However, the outbreak only escalates to a banking crisis if its duration persists. A short, sharp reduction in activity can be discounted in asset prices. A shock to earnings, while unwelcome, isn’t the end of the world. However, there may be some danger if the slowdown in activity causes cashflow problems for businesses, creating non-performing loans for banks. We are confident in our asset allocation and will position our portfolios accordingly should the probability of such an event increase.

The ultimate depth and duration of the COVID-19 economic impact are highly uncertain, but we still believe this initial shock should be temporary as the outbreak will eventually dissipate and economic activity will normalize.

Our portfolios are designed to be agile in situations such as this.

  • We moved closer to a neutral asset mix a few weeks back as we believed there wasn’t a catalyst for taking on significant risk in our portfolios.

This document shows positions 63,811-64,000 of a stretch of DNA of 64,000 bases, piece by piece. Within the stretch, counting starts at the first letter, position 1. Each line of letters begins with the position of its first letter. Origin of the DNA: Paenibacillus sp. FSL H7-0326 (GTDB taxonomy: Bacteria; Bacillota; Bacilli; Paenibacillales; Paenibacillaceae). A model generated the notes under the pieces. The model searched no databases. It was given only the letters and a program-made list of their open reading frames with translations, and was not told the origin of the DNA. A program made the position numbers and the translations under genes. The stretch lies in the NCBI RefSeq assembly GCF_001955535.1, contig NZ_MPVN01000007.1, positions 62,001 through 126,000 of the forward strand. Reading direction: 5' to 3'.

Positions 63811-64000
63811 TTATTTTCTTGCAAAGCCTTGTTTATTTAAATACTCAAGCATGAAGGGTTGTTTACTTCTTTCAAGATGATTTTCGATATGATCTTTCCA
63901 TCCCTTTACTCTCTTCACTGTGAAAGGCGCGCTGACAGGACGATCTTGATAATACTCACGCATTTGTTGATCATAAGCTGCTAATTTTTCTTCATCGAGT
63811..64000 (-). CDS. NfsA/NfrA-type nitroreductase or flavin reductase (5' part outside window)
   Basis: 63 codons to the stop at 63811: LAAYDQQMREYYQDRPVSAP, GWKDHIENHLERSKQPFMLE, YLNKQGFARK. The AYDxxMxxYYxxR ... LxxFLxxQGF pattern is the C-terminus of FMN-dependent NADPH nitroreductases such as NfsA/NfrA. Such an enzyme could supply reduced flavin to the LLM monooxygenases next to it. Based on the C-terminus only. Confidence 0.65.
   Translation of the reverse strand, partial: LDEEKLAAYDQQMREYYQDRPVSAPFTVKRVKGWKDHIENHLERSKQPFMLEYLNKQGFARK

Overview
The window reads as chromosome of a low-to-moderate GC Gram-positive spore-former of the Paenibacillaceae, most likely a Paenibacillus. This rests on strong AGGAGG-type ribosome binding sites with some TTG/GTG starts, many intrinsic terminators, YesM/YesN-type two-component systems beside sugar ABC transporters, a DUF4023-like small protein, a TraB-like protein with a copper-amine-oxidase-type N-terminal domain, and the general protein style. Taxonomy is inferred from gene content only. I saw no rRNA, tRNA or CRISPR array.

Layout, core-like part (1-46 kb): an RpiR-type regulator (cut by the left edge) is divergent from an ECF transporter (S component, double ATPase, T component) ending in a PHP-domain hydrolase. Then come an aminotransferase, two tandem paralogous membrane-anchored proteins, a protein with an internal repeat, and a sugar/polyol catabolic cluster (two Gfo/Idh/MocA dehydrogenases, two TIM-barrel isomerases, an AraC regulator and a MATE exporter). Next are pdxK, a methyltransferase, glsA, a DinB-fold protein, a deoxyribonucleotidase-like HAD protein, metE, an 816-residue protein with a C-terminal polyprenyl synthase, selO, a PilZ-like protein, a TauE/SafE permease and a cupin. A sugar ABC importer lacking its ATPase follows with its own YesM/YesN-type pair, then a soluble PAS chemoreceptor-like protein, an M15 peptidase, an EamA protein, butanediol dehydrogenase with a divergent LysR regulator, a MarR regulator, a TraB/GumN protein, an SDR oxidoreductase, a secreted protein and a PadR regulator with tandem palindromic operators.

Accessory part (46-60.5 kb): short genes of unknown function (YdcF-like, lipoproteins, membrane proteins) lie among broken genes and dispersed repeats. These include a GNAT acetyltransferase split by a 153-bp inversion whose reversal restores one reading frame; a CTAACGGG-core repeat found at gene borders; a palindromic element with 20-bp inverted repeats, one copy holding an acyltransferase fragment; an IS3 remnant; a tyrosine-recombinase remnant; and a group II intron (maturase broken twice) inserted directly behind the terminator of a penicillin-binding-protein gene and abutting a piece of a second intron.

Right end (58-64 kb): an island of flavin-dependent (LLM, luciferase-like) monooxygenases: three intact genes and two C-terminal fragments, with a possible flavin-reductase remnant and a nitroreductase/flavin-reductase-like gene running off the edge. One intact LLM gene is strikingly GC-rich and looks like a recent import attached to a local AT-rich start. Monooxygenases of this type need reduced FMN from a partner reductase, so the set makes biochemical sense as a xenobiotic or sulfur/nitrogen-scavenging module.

• The inclusion of the Multi-Factor equity strategies within our Strategic Portfolios increased our exposure to more defensive high profitability and low investment factors (often referred to collectively as Quality) and the minimum volatility factor.
  • Our defensive strategies, Counsel Retirement Income Portfolio, Counsel Global Trend Strategy, Counsel Defensive Global Equity, Counsel Global Low Volatility Equity and the IPC Multi-Strategy Alternatives Pool are performing as we expected in this environment.